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| 2 minutes read

Adding value through the consultative practice of radiology

As a lawyer with decades of experience working with radiologists, I have seen a lot of change take place in the radiology field. One of the constants, however, has been discussion about the importance of radiology consultations – even as that consultative practice has become more challenging to provide.

Early on in the 1980s, I saw many radiologists affirmatively offer hospital medical staff "open door" policies to discuss findings or to consult on the best imaging exam for a patient's particular circumstance. 

But with the high volume of imaging studies in today's radiology practice, the need for efficiency and productivity has left radiologists far less able to offer referring doctors free consults to discuss the most appropriate tests for patients. This void has been filled by the emergence of radiology benefit management companies and prior authorization requirements for advanced imaging studies. There is also the possibility that, as early as 2022, Medicare will require that clinical decision support tools be used to determine the appropriateness of an advanced diagnostic imagining study for a patient before the procedure can be performed and qualify for payment.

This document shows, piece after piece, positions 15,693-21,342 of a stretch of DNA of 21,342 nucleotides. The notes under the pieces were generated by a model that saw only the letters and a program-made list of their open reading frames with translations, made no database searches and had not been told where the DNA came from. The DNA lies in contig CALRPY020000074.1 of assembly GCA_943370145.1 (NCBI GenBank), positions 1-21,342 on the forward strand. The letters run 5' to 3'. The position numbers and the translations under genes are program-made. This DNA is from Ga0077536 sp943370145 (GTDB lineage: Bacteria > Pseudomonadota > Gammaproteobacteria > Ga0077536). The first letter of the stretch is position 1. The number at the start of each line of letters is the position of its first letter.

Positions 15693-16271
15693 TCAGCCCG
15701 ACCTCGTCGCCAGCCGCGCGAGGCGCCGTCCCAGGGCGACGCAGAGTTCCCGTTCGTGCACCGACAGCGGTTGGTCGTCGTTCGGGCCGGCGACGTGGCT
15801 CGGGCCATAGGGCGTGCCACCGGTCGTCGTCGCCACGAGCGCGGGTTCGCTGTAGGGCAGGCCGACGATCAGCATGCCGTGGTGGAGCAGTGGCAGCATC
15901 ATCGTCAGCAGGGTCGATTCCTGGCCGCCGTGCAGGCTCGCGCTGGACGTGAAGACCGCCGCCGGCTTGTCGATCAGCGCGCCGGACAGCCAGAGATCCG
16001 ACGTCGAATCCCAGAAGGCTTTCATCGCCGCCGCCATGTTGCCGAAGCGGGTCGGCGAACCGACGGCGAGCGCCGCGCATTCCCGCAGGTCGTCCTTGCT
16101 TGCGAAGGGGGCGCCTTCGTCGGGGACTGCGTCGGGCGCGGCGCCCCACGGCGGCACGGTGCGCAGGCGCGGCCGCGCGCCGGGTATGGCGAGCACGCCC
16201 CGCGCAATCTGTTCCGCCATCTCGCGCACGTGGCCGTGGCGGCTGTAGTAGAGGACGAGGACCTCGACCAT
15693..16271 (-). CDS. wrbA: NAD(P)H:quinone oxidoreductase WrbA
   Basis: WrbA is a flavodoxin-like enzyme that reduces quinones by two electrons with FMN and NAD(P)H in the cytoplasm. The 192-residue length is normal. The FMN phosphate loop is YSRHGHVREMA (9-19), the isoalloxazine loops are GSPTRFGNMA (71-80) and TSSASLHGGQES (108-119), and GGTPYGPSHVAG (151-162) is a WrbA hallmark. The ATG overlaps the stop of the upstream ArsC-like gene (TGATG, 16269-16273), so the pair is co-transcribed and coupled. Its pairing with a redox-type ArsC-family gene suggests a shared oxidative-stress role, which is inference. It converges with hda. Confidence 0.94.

To promote a more patient-centered approach to their radiology services, the Department of Radiology at New York-Presbyterian Hospital (NYP) developed a radiology consultation service (RCS) called Weill Cornell Imaging Consultation and Radiologic Expertise Service (WiCares). Rather than solely targeting referring clinicians, this service focuses on breast imaging patients as well as their health care providers. In an article published in the July 6, 2021 issue of Clinical Imaging, researchers from Weill Cornell Medicine describe how their direct radiologist-patient interaction has improved patient confidence and perception in the medical decision-making process, specifically around breast density and additional breast screening options. 

The researchers report that while much of the radiology field experienced an unprecedented decrease in imaging studies during the initial peak of the COVID-19 crisis, the RCS at their institution showed a significant increase in services provided, and that it evolved to address pressing concerns related to COVID-19. They conclude that their RCS enabled high-quality communication with patients and referring clinicians, before and during the COVID-19 pandemic. The proof of the efficacy of the service’s consultative efforts was in its continually increasing utilization during the pandemic with the RCS able to utilize its resources to help direct patients by answering questions about the urgency of exams and more. They note there is no direct financial gain to the institution from RCS, but the program has improved the experience of patients and referring physicians, and differentiates their institution in terms of quality of care.

It is heartening to see these results. Radiologists can play a significant role in patient care apart from timely and accurate diagnostic results. The Weill Cornell program is an example of how the consultative role of radiologists can bring success and recognition to a radiology service.

Physicians have become more conscientious about their imaging recommendations, relying on the radiologists' clinical judgment of what is essential and minimizing unnecessary potential viral exposure. As a result, we believe that the radiology consultation service has enabled a more appropriate use of imaging.


health care & life sciences, diagnostic radiology, consultative practice